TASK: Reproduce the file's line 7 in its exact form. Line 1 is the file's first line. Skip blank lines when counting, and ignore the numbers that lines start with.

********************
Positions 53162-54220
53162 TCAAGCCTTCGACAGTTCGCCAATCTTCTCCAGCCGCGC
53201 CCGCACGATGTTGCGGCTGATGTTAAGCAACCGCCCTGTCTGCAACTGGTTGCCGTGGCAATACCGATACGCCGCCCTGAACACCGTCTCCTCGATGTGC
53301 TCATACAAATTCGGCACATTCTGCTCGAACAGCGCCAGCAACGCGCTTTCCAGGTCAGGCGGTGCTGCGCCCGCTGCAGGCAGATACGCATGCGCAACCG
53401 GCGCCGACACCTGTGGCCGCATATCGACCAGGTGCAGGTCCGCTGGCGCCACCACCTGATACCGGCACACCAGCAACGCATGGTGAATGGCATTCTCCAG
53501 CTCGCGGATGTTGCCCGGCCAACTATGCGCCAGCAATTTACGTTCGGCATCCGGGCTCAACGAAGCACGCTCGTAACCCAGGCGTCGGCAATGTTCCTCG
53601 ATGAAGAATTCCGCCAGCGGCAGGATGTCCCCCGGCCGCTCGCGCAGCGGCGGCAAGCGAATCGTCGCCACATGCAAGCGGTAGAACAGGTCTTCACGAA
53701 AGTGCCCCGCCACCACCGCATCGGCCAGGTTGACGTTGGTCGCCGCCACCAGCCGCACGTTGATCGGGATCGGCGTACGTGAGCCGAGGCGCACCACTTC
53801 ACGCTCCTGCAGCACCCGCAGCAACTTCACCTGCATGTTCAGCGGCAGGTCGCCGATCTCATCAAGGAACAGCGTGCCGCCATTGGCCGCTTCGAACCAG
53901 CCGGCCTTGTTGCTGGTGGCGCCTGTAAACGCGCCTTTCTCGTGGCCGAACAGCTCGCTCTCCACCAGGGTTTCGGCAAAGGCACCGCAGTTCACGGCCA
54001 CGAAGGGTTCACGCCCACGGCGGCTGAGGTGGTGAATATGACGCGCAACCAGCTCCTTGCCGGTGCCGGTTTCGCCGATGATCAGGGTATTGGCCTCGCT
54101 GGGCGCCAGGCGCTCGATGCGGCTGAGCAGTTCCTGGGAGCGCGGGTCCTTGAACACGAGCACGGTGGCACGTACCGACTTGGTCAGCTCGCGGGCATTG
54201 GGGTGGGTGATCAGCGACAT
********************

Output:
53601 ATGAAGAATTCCGCCAGCGGCAGGATGTCCCCCGGCCGCTCGCGCAGCGGCGGCAAGCGAATCGTCGCCACATGCAAGCGGTAGAACAGGTCTTCACGAA